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Treatment guided by rapid diagnostic tests for malaria in Tanzanian children: safety and alternative bacterial diagnoses

George Mtove1, Ilse CE Hendriksen2, Ben Amos3, Hedwiga Mrema3, Victor Mandia3, Alphaxard Manjurano4, Florida Muro4, Alma Sykes3, Helena Hildenwall5, Christopher JM Whitty6 and Hugh Reyburn67*

Author Affiliations

1 National Institute for Medical Research, Amani Centre, Muheza, Tanga, Tanzania

2 Mahidol-Oxford Research Unit, Mahidol University, Bangkok 10500, Thailand

3 Teule Hospital, Muheza, Tanzania

4 Kilimanjaro Christian Medical Centre, Moshi, Tanzania

5 Division of Global Health, Karolinska Institute, Nobels V13, 17177 Stockholm, Sweden

6 London School of Hygiene and Tropical Medicine, Keppel St, London WCIE7HT, UK

7 Joint Malaria Programme, PO. Box 2228, KCMC, Moshi, Tanzania

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Malaria Journal 2011, 10:290  doi:10.1186/1475-2875-10-290

Published: 6 October 2011

Abstract

Background

WHO guidelines for the treatment of young children with suspected malaria have recently changed from presumptive treatment to anti-malarial treatment guided by a blood slide or malaria rapid diagnostic test (RDT). However, there is limited evidence of the safety of this policy in routine outpatient settings in Africa.

Methods

Children 3-59 months of age with a non-severe febrile illness and no obvious cause were enrolled over a period of one year in a malaria endemic area of Tanzania. Treatment was determined by the results of a clinical examination and RDT result, and blood culture and serum lactate were also collected. RDT-negative children were followed up over 14 days.

Results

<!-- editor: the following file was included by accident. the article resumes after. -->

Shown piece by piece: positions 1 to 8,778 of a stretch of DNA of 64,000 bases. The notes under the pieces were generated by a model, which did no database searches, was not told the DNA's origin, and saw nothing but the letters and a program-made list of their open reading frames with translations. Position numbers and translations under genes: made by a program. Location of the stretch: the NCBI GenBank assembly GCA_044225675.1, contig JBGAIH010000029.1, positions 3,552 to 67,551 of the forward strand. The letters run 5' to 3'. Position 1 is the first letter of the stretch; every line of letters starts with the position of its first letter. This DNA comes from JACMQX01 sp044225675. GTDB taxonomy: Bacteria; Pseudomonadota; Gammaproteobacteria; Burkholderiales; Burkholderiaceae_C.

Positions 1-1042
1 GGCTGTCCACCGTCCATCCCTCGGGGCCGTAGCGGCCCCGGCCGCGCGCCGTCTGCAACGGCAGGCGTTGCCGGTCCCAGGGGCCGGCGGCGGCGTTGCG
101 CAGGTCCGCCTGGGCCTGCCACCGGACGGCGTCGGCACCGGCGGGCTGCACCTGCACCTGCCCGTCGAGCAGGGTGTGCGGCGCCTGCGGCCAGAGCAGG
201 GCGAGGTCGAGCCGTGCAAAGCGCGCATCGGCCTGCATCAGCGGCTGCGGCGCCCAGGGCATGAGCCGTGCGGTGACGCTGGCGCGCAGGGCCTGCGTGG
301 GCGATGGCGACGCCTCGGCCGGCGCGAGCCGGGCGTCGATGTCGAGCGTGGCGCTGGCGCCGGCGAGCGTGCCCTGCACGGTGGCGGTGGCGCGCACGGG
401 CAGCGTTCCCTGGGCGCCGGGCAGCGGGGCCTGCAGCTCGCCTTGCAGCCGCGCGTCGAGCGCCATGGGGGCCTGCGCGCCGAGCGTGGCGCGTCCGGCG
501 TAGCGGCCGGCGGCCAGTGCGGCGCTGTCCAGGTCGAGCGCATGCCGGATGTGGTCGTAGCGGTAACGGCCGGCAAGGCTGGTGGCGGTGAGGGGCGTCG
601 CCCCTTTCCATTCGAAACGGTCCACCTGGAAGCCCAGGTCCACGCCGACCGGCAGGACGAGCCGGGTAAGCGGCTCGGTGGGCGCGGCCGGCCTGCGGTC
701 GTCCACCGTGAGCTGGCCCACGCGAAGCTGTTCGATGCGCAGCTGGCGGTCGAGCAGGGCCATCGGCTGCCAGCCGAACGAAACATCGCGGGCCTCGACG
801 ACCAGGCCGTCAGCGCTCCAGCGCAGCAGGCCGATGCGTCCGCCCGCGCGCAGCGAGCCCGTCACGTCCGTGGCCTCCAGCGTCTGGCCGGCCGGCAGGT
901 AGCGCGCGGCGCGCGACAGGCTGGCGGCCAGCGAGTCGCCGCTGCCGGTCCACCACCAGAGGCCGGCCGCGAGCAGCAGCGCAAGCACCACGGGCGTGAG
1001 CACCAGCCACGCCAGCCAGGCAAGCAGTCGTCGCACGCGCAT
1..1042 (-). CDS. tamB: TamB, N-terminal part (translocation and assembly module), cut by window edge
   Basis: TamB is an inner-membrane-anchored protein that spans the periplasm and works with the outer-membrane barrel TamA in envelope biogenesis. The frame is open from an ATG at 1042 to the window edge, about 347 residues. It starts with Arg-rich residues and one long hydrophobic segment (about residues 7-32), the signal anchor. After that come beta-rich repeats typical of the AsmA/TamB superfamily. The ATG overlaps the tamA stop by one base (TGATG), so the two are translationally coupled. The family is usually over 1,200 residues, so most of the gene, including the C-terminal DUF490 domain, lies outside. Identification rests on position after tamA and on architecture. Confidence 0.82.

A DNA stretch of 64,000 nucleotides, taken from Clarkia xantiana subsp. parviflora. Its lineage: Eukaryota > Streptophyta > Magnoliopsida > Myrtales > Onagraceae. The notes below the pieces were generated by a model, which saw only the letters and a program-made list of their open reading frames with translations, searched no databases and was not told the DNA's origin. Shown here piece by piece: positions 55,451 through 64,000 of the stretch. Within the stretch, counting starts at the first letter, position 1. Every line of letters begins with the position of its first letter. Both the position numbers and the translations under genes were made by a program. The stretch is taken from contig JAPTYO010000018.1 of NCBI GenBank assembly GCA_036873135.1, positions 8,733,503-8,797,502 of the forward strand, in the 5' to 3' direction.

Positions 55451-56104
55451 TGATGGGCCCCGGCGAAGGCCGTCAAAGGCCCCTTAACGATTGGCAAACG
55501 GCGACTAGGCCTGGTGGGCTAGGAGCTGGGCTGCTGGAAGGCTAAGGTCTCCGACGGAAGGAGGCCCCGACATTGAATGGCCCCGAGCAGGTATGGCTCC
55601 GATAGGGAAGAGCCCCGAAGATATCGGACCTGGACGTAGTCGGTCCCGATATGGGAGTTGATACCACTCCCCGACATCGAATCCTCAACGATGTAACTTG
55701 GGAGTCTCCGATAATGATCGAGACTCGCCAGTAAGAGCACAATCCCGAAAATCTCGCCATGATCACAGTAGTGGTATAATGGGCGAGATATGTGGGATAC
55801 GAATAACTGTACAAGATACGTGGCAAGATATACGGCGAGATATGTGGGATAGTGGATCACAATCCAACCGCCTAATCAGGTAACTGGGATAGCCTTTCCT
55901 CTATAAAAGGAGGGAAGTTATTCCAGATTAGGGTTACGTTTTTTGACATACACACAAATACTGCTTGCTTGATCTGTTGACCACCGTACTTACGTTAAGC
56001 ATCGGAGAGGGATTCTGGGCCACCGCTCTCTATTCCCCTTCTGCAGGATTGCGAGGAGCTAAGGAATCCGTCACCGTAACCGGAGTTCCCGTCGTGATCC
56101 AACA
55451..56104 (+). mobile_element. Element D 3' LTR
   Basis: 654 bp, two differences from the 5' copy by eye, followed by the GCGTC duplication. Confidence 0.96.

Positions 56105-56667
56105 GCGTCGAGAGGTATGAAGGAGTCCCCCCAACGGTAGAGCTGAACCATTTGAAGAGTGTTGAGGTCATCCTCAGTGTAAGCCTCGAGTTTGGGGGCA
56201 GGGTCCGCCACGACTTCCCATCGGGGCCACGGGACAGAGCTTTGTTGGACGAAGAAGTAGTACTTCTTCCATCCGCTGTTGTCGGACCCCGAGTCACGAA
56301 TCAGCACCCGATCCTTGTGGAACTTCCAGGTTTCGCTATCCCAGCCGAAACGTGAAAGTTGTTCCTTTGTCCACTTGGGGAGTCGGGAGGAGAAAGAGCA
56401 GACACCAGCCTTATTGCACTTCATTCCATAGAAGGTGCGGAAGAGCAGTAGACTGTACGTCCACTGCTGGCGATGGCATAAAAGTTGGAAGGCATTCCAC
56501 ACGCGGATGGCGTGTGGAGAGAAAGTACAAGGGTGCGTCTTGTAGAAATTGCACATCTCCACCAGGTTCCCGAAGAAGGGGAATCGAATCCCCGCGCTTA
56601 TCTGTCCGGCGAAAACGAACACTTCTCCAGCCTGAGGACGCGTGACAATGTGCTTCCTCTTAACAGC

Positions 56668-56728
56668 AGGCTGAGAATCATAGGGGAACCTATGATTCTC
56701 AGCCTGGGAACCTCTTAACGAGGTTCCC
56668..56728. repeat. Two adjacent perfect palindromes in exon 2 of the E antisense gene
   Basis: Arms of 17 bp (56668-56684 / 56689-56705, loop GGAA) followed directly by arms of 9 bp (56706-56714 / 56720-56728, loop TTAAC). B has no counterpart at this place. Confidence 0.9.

Over the course of one year, 965 children were enrolled; 158 (16.4%) were RDT-positive and treated with artemether-lumefantrine and 807 (83.4%) were RDT-negative and treated with non-anti-malarial medicines. Compared with RDT-positives, RDT-negative children were on average younger with a lower axillary temperature and more likely to have a history of cough or difficulty in breathing. Six (0.6%) children became RDT-positive after enrolment, all of whom were PCR-negative for Plasmodium falciparum DNA at enrolment. In addition, 12 (1.2%) children were admitted to hospital, one with possible malaria, none of whom died. A bacterial pathogen was identified in 9/965 (0.9%) children, eight of whom were RDT-negative and one was RDT-positive, but slide-negative. Excluding three children with Salmonella typhi, all of the children with bacteraemia were ≤12 months of age. Compared to double-read research slide results RDTs had a sensitivity of 97.8% (95%CI 96.9-98.7) and specificity of 96.3% (95%CI 96.3-98.4).

Conclusions

Use of RDTs to direct the use of anti-malarial drugs in young children did not result in any missed diagnoses of malaria although new infections soon after a consultation with a negative RDT result may undermine confidence in results. Invasive bacterial disease is uncommon in children with non-severe illness and most cases occurred in infants with a current fever.